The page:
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Your question:

How many ozs expressed breastmilk should I give my baby?

Expert’s answer:

Mums often wonder how much expressed breastmilk they will need to have available when they plan to be away from their baby.

In exclusively breastfed babies, milk intake increases quickly during the first few weeks of life, then stays about the same between one and six months (though it likely increases short term during growth spurts). Current breastfeeding research does not indicate that breast milk intake changes with baby’s age or weight between one and six months. After six months, breast milk intake will continue at this same level until — sometime after six months, depending in baby’s intake from other foods — baby’s milk intake begins to decrease gradually (see below).

The research tells us that exclusively breastfed babies take in an average of 25 oz (750 ml) per day between the ages of 1 month and 6 months. Different babies take in different amounts of milk; a typical range of milk intakes is 19-30 oz per day (570-900 ml per day).

We can use this information to estimate the average amount of milk baby will need at a feeding:

  • Estimate the number of times that baby nurses per day (in 24 hours).
  • Then divide 25 oz (750ml) by the number of nursings.
  • This gives you a rough guide for the amount of expressed milk your exclusively breastfed baby will need at one feeding.

Example: If baby usually nurses around 8 times per day, you can guess that baby might need around 3 oz (94ml) per feeding when Mum is away.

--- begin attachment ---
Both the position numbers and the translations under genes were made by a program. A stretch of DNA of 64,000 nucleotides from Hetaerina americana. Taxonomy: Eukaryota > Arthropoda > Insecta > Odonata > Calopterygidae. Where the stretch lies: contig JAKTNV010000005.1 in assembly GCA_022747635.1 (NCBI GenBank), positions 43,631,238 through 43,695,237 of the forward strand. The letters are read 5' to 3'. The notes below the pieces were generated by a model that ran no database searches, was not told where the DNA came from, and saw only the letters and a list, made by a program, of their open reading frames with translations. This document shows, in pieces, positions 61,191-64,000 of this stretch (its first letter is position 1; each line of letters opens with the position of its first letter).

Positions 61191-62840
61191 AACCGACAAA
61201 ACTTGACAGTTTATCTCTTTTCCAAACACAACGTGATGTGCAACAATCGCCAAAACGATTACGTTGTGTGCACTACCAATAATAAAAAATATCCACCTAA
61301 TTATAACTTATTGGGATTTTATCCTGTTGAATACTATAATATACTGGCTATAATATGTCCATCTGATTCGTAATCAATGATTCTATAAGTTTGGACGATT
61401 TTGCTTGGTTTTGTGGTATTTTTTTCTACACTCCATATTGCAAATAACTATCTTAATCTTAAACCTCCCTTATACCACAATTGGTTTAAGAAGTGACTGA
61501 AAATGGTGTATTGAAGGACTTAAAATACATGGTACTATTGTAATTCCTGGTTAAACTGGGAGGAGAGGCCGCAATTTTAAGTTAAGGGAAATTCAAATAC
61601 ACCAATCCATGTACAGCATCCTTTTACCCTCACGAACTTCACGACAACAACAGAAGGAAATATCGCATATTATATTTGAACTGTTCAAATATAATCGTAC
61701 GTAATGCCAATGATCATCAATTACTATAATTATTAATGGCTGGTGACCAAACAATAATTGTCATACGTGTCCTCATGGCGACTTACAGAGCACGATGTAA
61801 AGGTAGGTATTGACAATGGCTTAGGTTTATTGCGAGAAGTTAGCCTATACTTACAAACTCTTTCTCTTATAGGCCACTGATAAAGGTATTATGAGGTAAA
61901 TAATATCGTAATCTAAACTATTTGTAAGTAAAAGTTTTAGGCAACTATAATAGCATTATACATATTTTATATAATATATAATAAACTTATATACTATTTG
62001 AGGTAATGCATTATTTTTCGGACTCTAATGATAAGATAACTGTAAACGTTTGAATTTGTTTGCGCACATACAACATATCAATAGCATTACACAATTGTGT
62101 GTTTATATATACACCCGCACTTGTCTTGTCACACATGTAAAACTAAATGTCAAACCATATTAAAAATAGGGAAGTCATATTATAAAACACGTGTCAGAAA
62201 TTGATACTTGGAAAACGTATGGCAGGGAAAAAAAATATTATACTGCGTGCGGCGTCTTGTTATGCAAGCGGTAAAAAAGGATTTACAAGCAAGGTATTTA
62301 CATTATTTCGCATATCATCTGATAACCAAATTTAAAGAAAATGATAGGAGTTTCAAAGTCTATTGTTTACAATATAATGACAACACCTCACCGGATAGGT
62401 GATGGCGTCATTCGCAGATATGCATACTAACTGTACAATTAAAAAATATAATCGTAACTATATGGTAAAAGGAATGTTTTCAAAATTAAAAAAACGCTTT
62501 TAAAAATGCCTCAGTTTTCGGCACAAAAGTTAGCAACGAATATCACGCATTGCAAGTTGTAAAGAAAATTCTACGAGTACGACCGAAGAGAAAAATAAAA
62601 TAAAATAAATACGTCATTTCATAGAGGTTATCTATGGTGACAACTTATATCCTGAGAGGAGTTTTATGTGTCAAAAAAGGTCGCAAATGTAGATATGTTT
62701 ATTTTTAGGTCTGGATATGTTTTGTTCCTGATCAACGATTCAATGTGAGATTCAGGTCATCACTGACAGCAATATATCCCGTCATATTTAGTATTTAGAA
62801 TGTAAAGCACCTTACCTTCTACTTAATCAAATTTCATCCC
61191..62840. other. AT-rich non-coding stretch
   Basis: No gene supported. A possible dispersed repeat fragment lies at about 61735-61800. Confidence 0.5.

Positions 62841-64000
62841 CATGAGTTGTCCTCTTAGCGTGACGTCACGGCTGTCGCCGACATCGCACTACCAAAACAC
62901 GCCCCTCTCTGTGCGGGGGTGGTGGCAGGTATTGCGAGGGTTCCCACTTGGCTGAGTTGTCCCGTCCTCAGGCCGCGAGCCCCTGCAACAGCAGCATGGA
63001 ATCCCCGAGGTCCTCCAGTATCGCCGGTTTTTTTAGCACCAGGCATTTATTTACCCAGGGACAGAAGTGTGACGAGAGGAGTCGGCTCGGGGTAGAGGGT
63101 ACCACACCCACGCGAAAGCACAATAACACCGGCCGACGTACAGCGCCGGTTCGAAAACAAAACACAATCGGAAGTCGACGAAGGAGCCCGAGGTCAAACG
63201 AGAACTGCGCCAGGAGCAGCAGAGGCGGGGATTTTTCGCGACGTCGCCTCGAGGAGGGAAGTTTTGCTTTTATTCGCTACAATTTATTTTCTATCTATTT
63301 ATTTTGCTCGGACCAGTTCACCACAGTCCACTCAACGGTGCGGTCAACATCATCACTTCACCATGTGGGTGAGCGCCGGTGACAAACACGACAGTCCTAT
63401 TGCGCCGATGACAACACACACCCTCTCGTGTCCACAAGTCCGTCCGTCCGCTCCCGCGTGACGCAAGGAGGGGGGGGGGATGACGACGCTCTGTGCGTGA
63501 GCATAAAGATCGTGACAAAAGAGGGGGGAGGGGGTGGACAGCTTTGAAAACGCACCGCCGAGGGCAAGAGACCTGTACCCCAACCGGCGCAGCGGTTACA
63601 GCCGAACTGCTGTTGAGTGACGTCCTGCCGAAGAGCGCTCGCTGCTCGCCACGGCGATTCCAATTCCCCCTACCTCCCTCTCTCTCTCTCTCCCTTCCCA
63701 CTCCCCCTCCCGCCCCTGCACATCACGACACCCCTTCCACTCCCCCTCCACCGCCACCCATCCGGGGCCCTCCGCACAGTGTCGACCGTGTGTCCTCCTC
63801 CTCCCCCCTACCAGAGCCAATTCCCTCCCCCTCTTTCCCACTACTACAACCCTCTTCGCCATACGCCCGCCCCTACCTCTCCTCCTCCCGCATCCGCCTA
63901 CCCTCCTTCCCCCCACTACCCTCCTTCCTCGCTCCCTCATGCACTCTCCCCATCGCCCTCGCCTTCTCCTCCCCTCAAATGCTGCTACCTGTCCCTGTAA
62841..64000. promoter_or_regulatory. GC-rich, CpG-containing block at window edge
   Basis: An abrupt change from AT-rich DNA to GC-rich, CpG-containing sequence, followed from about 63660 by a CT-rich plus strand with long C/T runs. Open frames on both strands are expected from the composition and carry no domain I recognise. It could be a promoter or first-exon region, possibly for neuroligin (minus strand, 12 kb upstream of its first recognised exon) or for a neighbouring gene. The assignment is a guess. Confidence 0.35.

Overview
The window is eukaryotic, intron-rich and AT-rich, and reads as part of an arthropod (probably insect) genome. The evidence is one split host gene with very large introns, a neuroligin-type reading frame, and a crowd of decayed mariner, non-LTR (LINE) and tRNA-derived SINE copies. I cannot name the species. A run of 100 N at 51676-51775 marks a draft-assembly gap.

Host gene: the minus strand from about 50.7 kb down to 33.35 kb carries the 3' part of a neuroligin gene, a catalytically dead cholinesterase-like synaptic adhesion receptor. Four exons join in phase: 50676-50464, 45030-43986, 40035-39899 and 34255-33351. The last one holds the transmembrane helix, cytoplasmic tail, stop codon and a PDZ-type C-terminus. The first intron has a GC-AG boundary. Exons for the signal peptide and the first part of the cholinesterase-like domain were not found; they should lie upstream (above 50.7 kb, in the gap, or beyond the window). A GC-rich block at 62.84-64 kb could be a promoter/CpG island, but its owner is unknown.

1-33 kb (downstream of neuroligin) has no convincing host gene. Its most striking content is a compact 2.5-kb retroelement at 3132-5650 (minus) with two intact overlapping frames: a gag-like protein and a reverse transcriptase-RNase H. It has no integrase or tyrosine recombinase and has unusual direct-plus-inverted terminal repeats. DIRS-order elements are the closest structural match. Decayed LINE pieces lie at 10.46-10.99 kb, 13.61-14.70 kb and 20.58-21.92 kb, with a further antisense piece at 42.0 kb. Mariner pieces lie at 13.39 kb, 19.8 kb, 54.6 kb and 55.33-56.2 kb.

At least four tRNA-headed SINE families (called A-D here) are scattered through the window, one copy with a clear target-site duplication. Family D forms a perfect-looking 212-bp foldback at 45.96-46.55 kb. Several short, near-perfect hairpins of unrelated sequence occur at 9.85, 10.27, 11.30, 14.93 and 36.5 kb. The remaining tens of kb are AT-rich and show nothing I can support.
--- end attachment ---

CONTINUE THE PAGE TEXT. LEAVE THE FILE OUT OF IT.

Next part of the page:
If you plan to use a bottle to give your baby expressed breastmilk, do choose a slow flowing nipple, as it this will allow your baby to pace the feed and control the amount of milk they take as well as the speed at which they feed.  Other ways to give your baby expressed breastmilk include using a feeder cup or even a spoon.

If you plan to introduce a regular pattern giving expressed milk by bottle, giving this feed earlier in the evening will help ensure it does not impact your milk supply.  If you do start to notice a slight drop in your supply, you will find that going back to the breast for this feed will help.

Keep in mind that the amount of milk that your baby takes at a particular feeding will vary, just as the amount of food and drink that an adult takes throughout the day will vary. Your baby will probably not drink the same amount of milk at each feeding.  Watch their cues instead of simply encouraging them to finish the bottle.

If your baby is taking substantially more than the average amounts, consider the possibility that they are being given too much milk while you are away. Things that can contribute to this include:

  • Using bottle feeding as the primary way to comfort baby. Some well-meaning caregivers feed baby the bottle every time they make a sound. Use the information above to estimate the amount of milk that baby needs, and start with that amount. If your baby still seems to be hungry, have your caregiver first check to see whether they will settle with walking, rocking, holding, etc. before offering another ounce or two.
  • Baby’s need and have a strong urge to suck, and this need may be greater while Mum is away (sucking is comforting to baby). A baby can control the flow of milk at the breast and will get minimal milk when they mainly need to suck for comfort. With a bottle this doesn't sucking. If baby is taking large amounts of expressed milk while you are away, you might consider encouraging baby to suck on clean, trimmed fingers or a thumb.

 

 

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